Club Drugs Taking Over Heroine in UK

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At their launching of a specialist drug clinic in the UK, experts shared that “Club Drug” abuse in the UK is on the rise. Many young people are now ditching cocaine and heroine, in exchange of mephedrone and ketamine. According to consultant and psychiatrist Dr. Owen Bowden-Jones, the manufacturers of these drugs constantly reinvent and repackage these drugs in order to evade drug legislations and leave health care experts and professionals helpless in dealing with these trends of substance abuse.

“Patterns of drug use in the UK are changing and over the last two or three years we have continued to see an increase in the use of “club drugs”,” says Bowden-Jones.

In a British Crime survey, it was shown that around 300,000 people in UK, for the year 2010, used the chemical drug Mephedrone. This is very common among 16-24 year old people and the same statistic is also similar to the numbers recorded for cocaine abuse. Both Ketamine and Mephedrone are banned in Britain, however, there is rampant use of these club drugs among the “legal highs” or people who are immune from the authorities.

“There are new drugs emerging all the time, particularly a group of substances known as “legal highs”. The health risks associated with excessive use of club drugs are underestimated by many people and little is known about the potential problems of the newer drugs,” says Bowden-Jones. “There are people who are running into major difficulty and are not aware of what dangers might be,” he added.

In the year 2010 and the first four months of 2011, the EMCDDA or the European Monitoring Center for Drugs and Drug Addiction has recorded 41 and 20 new drugs, respectively.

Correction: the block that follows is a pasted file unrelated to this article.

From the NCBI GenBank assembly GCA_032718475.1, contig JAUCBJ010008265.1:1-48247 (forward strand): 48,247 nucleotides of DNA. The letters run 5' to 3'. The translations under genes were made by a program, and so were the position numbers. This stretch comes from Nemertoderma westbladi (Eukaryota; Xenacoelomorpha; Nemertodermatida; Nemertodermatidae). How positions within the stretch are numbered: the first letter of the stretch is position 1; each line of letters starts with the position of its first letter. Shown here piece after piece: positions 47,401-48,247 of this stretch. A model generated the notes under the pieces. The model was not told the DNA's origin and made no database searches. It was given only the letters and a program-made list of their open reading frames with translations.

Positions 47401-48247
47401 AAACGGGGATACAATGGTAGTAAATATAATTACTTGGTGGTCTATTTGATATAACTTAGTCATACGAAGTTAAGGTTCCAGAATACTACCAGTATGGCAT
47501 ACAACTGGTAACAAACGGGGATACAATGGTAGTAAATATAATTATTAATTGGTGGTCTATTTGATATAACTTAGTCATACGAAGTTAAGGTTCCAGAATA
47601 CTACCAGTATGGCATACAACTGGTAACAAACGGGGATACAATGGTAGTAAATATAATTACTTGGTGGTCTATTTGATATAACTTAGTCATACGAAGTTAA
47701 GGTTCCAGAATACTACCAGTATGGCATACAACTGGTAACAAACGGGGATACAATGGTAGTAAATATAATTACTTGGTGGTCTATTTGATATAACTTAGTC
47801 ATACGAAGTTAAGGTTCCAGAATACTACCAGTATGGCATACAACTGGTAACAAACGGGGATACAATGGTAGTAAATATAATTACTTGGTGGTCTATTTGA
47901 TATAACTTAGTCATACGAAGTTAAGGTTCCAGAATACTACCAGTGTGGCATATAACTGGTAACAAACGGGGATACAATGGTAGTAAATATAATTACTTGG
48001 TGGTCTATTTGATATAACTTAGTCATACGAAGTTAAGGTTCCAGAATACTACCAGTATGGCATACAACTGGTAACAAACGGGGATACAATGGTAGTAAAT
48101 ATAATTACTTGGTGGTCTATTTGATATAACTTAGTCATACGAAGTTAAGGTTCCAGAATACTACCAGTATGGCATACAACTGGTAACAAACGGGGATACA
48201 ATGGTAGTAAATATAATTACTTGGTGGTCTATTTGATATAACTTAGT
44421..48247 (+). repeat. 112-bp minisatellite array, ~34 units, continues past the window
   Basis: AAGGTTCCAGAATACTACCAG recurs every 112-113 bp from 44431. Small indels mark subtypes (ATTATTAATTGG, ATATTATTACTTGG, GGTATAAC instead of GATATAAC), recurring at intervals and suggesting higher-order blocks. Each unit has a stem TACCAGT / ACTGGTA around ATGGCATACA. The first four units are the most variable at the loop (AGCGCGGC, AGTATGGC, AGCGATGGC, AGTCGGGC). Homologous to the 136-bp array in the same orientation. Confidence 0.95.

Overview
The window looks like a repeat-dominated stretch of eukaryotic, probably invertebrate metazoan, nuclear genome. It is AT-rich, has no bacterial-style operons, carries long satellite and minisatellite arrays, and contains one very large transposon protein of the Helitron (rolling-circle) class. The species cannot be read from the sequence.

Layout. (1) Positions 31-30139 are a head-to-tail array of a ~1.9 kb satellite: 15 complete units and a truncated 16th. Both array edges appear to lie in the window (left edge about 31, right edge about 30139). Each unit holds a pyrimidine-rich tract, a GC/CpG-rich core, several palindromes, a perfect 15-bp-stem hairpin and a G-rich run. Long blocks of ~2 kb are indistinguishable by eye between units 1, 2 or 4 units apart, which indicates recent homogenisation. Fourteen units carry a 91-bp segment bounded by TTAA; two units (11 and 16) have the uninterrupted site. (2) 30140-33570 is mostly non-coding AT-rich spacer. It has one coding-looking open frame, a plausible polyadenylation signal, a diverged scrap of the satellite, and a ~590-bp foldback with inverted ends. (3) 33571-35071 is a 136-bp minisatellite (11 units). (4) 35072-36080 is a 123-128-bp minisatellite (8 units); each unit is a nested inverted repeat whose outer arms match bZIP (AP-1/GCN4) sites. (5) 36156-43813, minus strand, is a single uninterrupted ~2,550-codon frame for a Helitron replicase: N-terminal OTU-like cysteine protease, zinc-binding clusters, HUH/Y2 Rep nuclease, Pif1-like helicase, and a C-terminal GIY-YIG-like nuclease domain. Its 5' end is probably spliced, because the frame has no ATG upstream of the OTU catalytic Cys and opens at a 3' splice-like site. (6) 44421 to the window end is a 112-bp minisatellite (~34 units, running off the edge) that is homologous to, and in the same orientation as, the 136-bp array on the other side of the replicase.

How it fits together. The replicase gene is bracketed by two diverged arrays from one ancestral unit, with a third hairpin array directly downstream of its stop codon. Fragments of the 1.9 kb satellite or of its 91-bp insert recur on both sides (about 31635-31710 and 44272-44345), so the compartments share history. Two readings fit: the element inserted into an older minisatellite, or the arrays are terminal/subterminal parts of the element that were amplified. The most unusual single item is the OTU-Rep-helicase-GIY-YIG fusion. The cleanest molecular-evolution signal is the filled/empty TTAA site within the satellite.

“We are seeing a whole plethora of different compounds that are being misused and are to a certain extent replacing more traditional drugs like heroin and crack cocaine,” according to John Ramsey, who is a toxicologist at St George’s Hospital Medical School.

“The problem is knowing what to do about them. The way forward is evidence-based research but that is difficult when these compounds have never undergone pharmaceutical testing,” says Ramsey. “Many people experiencing club drug problems do not see current treatment services as well equipped to help them. As a result they do not seek treatment,” he further added.

In their website, the World Health Organization recognized that psychoactive substances are substances that, when taken in or administered into one’s system, affect mental processes, e.g. cognition or affect. This term and its equivalent, psychotropic drug, are the most neutral and descriptive term for the whole class of substances, licit and illicit, of interest to drug policy. ‘Psychoactive’ does not necessarily imply dependence-producing, and in common parlance, the term is often left unstated, as in ‘drug use’ or ‘substance abuse’.

-          The harmful use of alcohol results in 2.5 million deaths each year.

-          320,000 young people between the age of 15 and 29 die from alcohol-related causes, resulting in 9% of all deaths in that age group.

-          At least 15.3 million persons have drug use disorders.

-          Injecting drug use reported in 148 countries, of which 120 report HIV infection among this population.

 

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